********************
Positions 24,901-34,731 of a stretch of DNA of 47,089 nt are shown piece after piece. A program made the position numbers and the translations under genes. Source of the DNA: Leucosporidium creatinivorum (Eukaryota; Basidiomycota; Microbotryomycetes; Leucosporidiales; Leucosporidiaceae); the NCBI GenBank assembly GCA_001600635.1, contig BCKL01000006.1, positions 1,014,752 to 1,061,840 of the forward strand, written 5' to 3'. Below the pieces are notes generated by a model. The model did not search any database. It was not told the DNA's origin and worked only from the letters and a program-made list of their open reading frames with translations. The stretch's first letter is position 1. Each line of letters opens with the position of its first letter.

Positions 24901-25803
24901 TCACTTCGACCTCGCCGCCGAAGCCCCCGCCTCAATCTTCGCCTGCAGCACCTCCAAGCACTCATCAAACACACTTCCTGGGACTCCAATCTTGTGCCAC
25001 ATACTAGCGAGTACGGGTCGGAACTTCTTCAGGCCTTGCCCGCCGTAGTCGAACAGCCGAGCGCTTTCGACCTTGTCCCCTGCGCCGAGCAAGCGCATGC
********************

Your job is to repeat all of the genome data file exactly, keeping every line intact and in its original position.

Positions 24,901-34,731 of a stretch of DNA of 47,089 nt are shown piece after piece. A program made the position numbers and the translations under genes. Source of the DNA: Leucosporidium creatinivorum (Eukaryota; Basidiomycota; Microbotryomycetes; Leucosporidiales; Leucosporidiaceae); the NCBI GenBank assembly GCA_001600635.1, contig BCKL01000006.1, positions 1,014,752 to 1,061,840 of the forward strand, written 5' to 3'. Below the pieces are notes generated by a model. The model did not search any database. It was not told the DNA's origin and worked only from the letters and a program-made list of their open reading frames with translations. The stretch's first letter is position 1. Each line of letters opens with the position of its first letter.

Positions 24901-25803
24901 TCACTTCGACCTCGCCGCCGAAGCCCCCGCCTCAATCTTCGCCTGCAGCACCTCCAAGCACTCATCAAACACACTTCCTGGGACTCCAATCTTGTGCCAC
25001 ATACTAGCGAGTACGGGTCGGAACTTCTTCAGGCCTTGCCCGCCGTAGTCGAACAGCCGAGCGCTTTCGACCTTGTCCCCTGCGCCGAGCAAGCGCATGC